India to Pakistan: Walk the talk, move beyond tokenism

December 9th, 2008 - 5:11 pm ICT by IANS  

New Delhi, Dec 9 (IANS) India is closely “monitoring and verifying” the crackdown by Pakistan’s security and intelligence agencies on some terrorist outfits in that country and is hoping that Islamabad will move beyond “tokenism” and take “concrete, meaningful action” against the suspects behind the Mumbai terror attacks. “It’s too early to react. We have seen this kind of reaction in the past,” top government sources, who did not wish to be named, told IANS Tuesday, a day after Pakistan confirmed a quiet crackdown by its security agencies on known terror outfits in that country.

“We have to move beyond mere statements and tokenism. At this stage, nobody is interested in tokenism,” sources privy to the government’s thinking on the subject said.

“There has to be real, meaningful action that will signal Pakistan’s will to walk the talk on terror,” the sources said, while alluding to similar action by Islamabad in the past that did not stop terror attacks launched on India from Pakistani territory.

When asked to spell out what specific actions India sought from Pakistan, the sources said that the first thing Pakistan needs to do is to hand over fugitives wanted by India for major terror strikes, including the Nov 26 Mumbai attacks.

India has asked Pakistan to hand over at least three fugitives - mob boss Dawood Ibrahim suspected of masterminding the 1993 Mumbai violence, Masood Azhar, top suspect in the Dec 13, 2001 attack on Indian parliament and Hafez Mohammed Saeed, the LeT chief who is suspected to have masterminded the Nov 26 Mumbai massacre. Pakistan has rejected India’s demand saying it would act against them under Pakistani law if India provided evidence.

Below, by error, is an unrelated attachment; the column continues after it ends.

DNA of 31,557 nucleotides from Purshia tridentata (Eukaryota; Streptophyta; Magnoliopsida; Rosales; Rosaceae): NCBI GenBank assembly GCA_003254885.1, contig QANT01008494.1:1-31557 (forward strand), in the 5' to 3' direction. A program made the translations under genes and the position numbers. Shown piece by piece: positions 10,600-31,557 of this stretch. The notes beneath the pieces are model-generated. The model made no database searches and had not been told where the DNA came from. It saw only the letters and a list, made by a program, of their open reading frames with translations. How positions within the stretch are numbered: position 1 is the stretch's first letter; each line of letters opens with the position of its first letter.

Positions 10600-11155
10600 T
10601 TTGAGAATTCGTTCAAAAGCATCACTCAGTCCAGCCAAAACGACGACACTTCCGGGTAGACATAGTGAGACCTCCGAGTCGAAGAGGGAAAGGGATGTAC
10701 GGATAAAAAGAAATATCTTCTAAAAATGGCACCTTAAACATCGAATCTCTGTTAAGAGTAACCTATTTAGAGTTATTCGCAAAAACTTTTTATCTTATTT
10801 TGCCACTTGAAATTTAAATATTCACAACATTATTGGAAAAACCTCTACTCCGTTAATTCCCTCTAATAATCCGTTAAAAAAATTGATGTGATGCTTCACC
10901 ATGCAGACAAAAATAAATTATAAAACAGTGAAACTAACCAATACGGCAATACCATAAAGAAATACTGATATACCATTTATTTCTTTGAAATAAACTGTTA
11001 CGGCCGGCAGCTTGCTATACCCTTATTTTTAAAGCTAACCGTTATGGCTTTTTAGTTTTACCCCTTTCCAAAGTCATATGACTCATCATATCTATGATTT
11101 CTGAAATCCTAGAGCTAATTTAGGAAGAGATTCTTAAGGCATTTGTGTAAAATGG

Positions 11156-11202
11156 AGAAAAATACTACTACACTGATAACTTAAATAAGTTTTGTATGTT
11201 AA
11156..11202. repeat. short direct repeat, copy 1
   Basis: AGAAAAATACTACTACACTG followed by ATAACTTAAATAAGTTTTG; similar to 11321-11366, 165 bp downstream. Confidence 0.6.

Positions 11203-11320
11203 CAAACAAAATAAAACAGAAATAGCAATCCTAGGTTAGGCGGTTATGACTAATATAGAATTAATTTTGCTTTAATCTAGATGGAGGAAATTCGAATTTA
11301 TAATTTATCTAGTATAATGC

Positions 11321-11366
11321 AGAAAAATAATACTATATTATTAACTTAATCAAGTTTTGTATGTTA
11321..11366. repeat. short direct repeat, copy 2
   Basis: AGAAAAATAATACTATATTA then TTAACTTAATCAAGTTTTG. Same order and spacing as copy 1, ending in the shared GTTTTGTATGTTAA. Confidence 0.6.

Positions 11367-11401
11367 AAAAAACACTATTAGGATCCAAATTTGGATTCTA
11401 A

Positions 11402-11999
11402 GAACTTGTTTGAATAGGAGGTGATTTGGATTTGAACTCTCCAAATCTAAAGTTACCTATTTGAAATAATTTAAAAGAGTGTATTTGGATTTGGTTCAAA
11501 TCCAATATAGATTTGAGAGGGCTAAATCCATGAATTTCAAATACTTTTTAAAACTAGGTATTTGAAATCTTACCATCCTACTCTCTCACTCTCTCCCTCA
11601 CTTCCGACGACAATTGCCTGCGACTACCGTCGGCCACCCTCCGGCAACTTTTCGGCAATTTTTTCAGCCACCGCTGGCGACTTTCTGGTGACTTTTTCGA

With the US reportedly giving Pakistan a 48-hour deadline to act against anti-India terror camps, the authorities Monday arrested top Lashkar-e-Taiba (LeT) commander Zakiur Rehman Lakhwi and struck at the group’s camps in Pakistan-occupied Kashmir. The LeT is widely seen as an anti-India terror outfit created by Pakistan’s Inter-Services Intelligence (ISI) spy agency to wage a proxy war to challenge Indian rule in Jammu and Kashmir.

Pakistani Defence Minister Chaudhary Ahmed Mukhtar Tuesday confirmed that Lakhwi had been arrested and that Masood Azhar had been put under house arrest.

Pakistan banned the LeT in 2002 under international pressure following the Dec 13, 2001 attack on the Indian parliament but it resurrected itself as the Jamaat-ud-Dawa that ostensibly runs Islamic charities and schools.

“That’s why arresting a handful of LeT operatives is not enough,” sources said.

“It’s nothing more then tokenism. They want to take minimum possible action to appease the Americans,” Satish Chandra, a former deputy national security adviser and a former Indian envoy to Pakistan, told IANS.

“If Pakistan wants to come out clean, it must shut down the entire infrastructure of terrorism and hand over fugitives from Indian law. Handing over Indians wanted in crimes in India does not require an extradition treaty,” Chandra said.

“If they round up leaders of Lashkar-e-Taiba and Jaish-e-Mohammed, arrest them and hand them over to India, that would be considered meaningful action. Nothing else will do,” K. Subrahmanyam, an eminent strategic expert, told IANS.

India is keeping open all its options, including precision strikes against terrorist camps and destroying them through covert action in the aftermath of the Mumbai attacks.

Other options, according to government sources and strategic experts, include intensifying international pressure and approaching the UN to declare Pakistan a terrorist state.

“We have many levers. We should step up lobbying and try to persuade the international community to tie aid to Pakistan with verifiable action against terrorist infrastructure in that country,” Chandra said.

“We should also consider dismantling anti-terror mechanism which will send the signal to the world that it’s simply not working in the face of Pakistan’s behaviour,” Chandra said.

“It is like getting into bed with your rapist,” Chandra added.

The anti-terror mechanism was set up by India and Pakistan in 2006 to address issues relating to terrorism so that the peace process between the two countries is not derailed by accusations over the origin of terror attacks.

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